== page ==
German Growth

Germany, Europe’s largest economy, raised its 2010 growth forecast on Dec. 3, three days after the cost of insuring against default on Spanish, Irish and Portuguese government debt rose to records. German business confidence surged to a record in November and retail sales jumped the most in almost three years in October.

The benchmark Stoxx 600 has advanced 8.8 percent this year as the U.S. Federal Reserve pledged up to $600 billion of bond purchases to support the world’s largest economy. The gain trails the 11 percent advance in the Standard & Poor’s 500 Index. Europe is forecast to expand by 1.7 percent next year, according to the International Monetary Fund.

The Stoxx 600 climbed for a fifth day today, rising 0.1 percent to 276.2 at the 4:30 p.m. close in London for its longest stretch of gains since July. The measure is at its highest level since September 2008.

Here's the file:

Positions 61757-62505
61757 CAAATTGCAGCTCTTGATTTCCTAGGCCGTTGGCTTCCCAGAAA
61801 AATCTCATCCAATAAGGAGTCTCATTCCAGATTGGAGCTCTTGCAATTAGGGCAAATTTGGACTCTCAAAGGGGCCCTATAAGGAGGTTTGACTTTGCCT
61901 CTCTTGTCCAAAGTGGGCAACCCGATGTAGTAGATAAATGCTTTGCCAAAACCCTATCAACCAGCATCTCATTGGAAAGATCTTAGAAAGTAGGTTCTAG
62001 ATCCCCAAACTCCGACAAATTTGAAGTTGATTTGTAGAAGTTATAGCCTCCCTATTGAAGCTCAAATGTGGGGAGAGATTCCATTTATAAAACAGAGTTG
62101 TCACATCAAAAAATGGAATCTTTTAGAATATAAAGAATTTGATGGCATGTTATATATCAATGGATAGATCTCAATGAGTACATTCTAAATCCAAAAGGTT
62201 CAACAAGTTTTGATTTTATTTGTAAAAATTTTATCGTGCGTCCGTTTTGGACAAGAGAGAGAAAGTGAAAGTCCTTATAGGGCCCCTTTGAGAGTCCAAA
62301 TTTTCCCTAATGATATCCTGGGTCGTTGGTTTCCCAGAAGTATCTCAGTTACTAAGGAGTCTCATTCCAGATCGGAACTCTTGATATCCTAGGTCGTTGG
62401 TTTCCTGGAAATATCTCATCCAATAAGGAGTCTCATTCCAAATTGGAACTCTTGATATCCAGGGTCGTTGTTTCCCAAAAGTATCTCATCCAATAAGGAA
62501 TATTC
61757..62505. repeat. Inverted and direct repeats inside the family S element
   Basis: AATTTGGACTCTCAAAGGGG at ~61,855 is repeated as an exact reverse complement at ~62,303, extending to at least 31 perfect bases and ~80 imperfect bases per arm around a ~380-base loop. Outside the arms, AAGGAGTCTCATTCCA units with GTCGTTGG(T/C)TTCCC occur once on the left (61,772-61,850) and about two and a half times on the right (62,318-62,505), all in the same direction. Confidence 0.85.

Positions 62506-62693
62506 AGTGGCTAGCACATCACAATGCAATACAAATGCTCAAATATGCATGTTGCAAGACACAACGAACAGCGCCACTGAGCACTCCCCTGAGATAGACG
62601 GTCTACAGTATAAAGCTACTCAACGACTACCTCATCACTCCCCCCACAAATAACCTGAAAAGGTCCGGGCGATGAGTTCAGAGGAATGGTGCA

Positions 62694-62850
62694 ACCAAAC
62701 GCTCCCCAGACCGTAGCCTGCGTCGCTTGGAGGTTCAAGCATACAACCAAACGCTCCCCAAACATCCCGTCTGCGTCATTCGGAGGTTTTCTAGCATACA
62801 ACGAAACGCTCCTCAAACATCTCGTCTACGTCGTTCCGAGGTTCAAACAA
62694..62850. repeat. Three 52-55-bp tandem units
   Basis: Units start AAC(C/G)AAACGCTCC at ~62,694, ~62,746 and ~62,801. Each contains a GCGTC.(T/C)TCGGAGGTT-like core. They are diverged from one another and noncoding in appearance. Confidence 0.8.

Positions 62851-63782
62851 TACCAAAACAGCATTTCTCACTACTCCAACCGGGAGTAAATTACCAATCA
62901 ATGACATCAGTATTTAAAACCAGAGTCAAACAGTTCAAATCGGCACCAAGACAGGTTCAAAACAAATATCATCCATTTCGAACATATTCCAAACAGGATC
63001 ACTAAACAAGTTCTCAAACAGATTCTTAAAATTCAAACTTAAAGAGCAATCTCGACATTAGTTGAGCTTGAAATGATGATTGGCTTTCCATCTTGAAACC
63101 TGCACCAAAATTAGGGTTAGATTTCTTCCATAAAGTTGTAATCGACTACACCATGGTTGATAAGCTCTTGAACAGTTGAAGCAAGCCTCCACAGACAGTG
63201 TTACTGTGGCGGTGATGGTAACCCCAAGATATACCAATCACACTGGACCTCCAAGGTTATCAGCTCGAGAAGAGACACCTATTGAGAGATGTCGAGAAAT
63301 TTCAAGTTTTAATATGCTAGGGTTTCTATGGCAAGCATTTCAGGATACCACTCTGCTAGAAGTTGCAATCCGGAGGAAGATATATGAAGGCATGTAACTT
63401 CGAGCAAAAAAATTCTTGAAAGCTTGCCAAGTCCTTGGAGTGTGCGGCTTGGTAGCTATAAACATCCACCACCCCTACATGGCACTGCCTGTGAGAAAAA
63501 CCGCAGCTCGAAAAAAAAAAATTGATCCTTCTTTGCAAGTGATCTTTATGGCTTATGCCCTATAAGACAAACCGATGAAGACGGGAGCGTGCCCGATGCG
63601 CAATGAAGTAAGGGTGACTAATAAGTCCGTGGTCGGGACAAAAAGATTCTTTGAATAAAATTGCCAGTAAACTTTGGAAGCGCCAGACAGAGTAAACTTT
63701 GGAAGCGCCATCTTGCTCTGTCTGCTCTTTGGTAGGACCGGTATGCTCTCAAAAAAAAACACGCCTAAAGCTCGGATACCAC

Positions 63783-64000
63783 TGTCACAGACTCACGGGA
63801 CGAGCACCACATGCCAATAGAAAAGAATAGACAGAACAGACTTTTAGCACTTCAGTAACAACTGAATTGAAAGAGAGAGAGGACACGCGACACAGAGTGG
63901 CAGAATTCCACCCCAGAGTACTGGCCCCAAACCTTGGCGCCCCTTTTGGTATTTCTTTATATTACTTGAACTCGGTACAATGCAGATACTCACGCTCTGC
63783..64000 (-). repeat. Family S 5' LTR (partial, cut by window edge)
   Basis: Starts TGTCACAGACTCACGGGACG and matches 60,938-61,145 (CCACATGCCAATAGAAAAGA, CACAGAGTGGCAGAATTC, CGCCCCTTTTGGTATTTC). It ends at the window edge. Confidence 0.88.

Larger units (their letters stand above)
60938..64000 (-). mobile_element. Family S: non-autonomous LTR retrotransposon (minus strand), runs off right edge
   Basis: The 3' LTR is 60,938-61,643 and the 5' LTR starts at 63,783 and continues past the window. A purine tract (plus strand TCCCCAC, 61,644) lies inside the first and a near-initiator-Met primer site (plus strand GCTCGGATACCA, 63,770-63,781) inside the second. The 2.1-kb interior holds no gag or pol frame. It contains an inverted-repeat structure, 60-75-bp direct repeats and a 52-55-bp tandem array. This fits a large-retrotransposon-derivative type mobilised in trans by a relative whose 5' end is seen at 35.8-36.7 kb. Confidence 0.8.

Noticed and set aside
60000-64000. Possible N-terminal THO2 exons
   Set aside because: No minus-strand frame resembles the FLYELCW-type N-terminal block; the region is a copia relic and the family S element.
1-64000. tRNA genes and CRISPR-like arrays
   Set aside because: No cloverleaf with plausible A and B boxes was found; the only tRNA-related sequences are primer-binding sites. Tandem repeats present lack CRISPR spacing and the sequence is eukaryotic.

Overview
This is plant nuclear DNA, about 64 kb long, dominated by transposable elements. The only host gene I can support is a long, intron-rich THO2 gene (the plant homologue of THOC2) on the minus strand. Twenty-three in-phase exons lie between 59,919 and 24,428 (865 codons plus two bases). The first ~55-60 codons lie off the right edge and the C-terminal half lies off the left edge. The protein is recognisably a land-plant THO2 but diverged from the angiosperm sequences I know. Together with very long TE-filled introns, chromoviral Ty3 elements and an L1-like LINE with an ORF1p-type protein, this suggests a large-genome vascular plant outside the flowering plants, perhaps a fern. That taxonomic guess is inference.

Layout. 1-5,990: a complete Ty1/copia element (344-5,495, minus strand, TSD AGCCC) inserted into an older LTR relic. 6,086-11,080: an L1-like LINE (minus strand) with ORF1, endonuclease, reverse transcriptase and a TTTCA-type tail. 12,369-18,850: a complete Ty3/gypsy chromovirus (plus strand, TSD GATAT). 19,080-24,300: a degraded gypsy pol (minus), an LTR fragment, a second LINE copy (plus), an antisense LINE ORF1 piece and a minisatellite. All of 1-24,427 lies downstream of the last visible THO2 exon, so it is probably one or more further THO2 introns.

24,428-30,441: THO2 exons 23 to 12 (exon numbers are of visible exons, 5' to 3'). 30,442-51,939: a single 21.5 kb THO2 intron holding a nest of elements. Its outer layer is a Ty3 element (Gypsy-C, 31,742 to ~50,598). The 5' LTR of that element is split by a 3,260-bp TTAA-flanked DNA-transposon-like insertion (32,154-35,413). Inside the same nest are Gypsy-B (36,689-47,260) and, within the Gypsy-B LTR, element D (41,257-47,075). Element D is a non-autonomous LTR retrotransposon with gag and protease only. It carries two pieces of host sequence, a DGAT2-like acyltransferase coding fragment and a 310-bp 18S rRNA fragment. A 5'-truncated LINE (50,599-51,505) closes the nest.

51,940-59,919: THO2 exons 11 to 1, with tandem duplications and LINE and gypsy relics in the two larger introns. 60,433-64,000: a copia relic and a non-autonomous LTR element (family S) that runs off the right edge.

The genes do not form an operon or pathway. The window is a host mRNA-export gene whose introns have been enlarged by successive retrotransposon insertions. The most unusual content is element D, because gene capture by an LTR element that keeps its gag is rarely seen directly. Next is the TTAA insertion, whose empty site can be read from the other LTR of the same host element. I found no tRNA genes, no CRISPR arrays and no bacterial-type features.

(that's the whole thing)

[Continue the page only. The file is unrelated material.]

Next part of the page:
The Fed’s policy, below-average bond yields and a “sweet spot” for European earnings will spur a rally, said Ian Richards and Graham Bishop at Royal Bank of Scotland Group Plc, the third-most bullish forecasters with a 16 percent prediction for the Stoxx 600.

Zero Inflows

While funds that focus on equities worldwide tracked by the Investment Company Institute in Washington lured no net investment in the second quarter, the most recent period for which data is available, bond funds attracted $106 billion.

“Asset allocation money has deserted the equity market,” Richards and Bishop wrote in a Nov. 15 report. “The corporate sector can use the low cost of debt to drive shareholder returns” even without funds coming into the stock market, they said.